When we arrived to the first village, no one was around. There were a lot of tiny houses about my height made of stones just stacked one on top of the other with straw roofs and lots of wild dogs but no people -- it was almost spooky to come up over a mountain into a deserted looking valley full of houses after having seen no sign of people since we had left. Pancho said that between 7 and 4 the people are in the mountains with the herds of llamas and alpacas, of which there are 1 and 3 million here in Peru, respectively. We crossed to another little village where we stayed the night in a one room school house. We had some coca tea and crossed through a pasture full of llamas to talk with a family.
I had brought them some cookies, Pancho brought candy, and Susan brought them some hand cream and they were so grateful. To bend over to get in the house was reminiscent of getting on that tiny plane a week ago -- it was only about half my height. The house was about 15 by 8 feet and supposedly accommodated a family of ten at one point, but now some of the kids have moved out because they have their own families. It was completely dark inside and full of smoke because they cook inside but don't have a chimney or lights or candles. Since there is no light, when it gets dark around six they are stuck -- no one in the village has candles and there are absolutely no trees anywhere, so firewood is impossible to come by. To cook, they burn little patches of grass and llama dung. One of the little girls had a bad cough and they asked us if we had any medications for bronchitis, but Terry asked a few questions via Pancho because the women only speak Quechua, and said that her symptoms sounded more like TB. Pancho told the father that she needed to go to the hospital, but he said he didn't have the money. Before we left, Terry gave Pancho the money for the girl to go to the hospital and you could just see how much it meant to them. To see them cooking barley soup that they have for every meal was heart breaking, and I felt really conflicted about leaving to go have our dinner of trout. They asked us for money to buy soap and rice, but Pancho said it would be better if he brought them the products the next time he came, along with the copies of the pictures that we promised we'd give them after we took photos together. We said good bye and walked back as it started to snow to the school where we all tucked in our sleeping bags, and it made me so sad to think that they will probably never have a night that comfortable in their lives. But the thing is that yes, they are poor, but they are happy, and Pancho said that things are getting better for them.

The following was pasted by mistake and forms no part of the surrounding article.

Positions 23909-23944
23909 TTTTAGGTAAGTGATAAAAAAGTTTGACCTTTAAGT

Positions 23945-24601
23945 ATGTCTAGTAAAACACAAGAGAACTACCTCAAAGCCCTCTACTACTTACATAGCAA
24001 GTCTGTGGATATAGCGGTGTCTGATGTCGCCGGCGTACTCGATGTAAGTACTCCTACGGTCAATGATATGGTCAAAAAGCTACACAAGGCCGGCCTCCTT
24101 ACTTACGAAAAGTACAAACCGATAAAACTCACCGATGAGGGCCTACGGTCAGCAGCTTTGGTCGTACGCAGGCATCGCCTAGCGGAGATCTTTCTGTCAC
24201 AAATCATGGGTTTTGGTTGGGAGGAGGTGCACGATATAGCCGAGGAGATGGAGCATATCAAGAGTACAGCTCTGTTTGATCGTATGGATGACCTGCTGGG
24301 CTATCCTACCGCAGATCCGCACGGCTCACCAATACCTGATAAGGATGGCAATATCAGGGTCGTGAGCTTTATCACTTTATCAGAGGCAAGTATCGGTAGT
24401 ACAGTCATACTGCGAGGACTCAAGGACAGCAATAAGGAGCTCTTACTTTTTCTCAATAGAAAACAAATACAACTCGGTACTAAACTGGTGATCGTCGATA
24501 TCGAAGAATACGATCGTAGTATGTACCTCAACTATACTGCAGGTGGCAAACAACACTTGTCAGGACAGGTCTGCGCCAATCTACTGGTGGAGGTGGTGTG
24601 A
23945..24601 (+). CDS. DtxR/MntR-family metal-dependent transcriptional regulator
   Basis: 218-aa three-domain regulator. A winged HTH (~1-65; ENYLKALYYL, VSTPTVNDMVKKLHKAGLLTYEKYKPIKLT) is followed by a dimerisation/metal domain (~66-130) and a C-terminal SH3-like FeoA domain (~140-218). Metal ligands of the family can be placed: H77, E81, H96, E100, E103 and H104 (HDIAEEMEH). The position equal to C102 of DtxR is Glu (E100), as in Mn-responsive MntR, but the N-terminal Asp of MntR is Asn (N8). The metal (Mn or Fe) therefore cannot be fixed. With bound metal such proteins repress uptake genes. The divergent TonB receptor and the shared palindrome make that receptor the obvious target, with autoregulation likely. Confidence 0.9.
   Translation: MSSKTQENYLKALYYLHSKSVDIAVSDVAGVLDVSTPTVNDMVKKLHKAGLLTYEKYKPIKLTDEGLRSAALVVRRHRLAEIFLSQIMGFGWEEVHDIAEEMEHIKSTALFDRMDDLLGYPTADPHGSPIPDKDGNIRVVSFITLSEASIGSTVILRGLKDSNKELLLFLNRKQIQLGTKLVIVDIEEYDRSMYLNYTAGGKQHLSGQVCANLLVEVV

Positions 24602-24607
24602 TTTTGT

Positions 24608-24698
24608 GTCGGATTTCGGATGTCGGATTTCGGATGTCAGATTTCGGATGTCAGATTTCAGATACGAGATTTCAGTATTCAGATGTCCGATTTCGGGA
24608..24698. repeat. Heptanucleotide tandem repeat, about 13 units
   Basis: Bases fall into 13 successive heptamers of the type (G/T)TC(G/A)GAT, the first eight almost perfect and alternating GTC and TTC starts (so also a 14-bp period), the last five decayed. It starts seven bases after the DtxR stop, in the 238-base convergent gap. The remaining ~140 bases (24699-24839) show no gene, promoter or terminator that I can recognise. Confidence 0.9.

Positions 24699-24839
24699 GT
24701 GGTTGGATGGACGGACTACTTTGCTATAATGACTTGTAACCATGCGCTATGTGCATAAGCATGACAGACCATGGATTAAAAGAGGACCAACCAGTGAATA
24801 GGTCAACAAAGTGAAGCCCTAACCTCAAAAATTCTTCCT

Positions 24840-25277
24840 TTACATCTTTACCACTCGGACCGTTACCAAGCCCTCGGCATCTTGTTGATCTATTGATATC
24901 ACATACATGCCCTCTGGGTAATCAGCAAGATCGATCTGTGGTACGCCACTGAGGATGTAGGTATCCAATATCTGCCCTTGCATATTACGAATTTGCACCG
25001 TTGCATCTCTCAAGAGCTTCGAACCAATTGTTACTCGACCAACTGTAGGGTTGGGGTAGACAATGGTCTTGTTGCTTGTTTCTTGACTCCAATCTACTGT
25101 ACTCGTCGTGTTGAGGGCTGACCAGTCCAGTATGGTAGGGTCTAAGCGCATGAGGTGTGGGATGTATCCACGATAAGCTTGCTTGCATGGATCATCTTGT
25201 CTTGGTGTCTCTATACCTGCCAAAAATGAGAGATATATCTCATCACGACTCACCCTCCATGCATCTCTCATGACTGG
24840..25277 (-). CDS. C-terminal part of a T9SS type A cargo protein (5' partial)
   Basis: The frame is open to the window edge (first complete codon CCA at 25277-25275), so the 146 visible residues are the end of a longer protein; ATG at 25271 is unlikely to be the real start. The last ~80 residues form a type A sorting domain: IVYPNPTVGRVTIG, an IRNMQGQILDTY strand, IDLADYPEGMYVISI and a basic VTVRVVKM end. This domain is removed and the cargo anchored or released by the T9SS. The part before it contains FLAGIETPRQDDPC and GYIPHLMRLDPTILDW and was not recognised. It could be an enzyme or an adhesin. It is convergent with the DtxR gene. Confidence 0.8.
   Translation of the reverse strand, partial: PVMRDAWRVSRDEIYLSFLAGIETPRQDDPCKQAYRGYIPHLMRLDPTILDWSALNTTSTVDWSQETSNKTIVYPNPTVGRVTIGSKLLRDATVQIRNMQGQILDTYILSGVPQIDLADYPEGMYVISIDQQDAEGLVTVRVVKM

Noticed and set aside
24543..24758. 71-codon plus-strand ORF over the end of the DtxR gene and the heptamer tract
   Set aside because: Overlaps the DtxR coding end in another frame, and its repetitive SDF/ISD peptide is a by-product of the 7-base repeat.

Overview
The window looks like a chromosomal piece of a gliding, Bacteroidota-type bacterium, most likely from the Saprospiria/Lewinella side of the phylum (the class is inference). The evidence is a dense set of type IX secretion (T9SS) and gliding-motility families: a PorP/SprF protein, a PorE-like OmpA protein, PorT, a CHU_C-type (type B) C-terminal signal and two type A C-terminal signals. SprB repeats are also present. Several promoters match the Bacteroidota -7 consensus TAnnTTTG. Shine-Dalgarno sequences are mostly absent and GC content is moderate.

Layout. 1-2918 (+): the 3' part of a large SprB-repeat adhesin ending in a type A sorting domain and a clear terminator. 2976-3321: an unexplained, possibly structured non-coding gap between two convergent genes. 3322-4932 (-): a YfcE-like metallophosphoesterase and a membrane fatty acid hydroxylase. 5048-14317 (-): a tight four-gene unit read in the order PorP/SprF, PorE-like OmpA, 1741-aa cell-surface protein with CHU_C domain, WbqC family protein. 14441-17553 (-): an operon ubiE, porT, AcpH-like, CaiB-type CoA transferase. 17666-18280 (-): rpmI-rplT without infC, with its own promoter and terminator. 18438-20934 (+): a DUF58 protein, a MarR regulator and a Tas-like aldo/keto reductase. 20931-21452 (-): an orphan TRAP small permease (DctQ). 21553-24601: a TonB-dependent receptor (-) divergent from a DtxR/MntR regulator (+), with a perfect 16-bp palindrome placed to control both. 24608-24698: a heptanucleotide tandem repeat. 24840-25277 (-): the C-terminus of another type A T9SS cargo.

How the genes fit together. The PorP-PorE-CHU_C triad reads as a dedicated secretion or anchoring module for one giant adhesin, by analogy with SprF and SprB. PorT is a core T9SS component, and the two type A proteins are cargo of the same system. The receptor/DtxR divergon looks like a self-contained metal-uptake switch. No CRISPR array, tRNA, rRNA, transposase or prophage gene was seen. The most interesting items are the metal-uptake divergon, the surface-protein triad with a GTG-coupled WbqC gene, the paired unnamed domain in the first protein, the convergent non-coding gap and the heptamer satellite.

Today we woke up and I learned how to shear alpaca wool with a dull knife. Then we took a horseback ride to the black lagoon. One of the girls, Eugenia, who was leading the horses and I talked a lot. Eugenia is 21 and has 3 kids, the oldest is 7 and the youngest is just a baby that she was carrying on her back. She asked me if I had any babies and I said no, and she said why not? I told her that in the US people don't have babies as early as they do in Peru, and she replied that she wished that it was like that in Peru because it was very hard for her to find food and work and she couldn't feed her kids. Then I explained to her about the different kinds of birth control and how it's free here in the health clinics and she was so excited to hear about it and promised me that she would use it. She told me she had never seen a gringo in her village before and asked me all about the US and Argentina, but I could tell there was something else she wanted to ask. She kept turning around to look at me and when I would look at her she would look away. Finally she asked me, "Why are your eyes blue?" I told her that it was because my parents have blue eyes and that's just how I was born, and she said it was very strange to her. I asked her all kinds of things about her life, and it was all heartbreaking to me but she seemed just fine with it all. For example, when I saw that she had blisters all over her feet I asked if it was hurting her a lot to not have socks and I loved her reply. She said, "Oh it is much better than without shoes!" So when we returned I gave her a pair of my socks and she and her sister Eduarda wanted their pictures taken. We said goodbye and headed back to home sweet home in Huamanga, or Ayacucho where I had a real shower (freezing cold, but still...) and where there is a real bathroom (even though you cant put toilet paper in the toilet). Here I am at an internet cafe just hours after having been in the middle of nowhere. It just amazes me how our world is.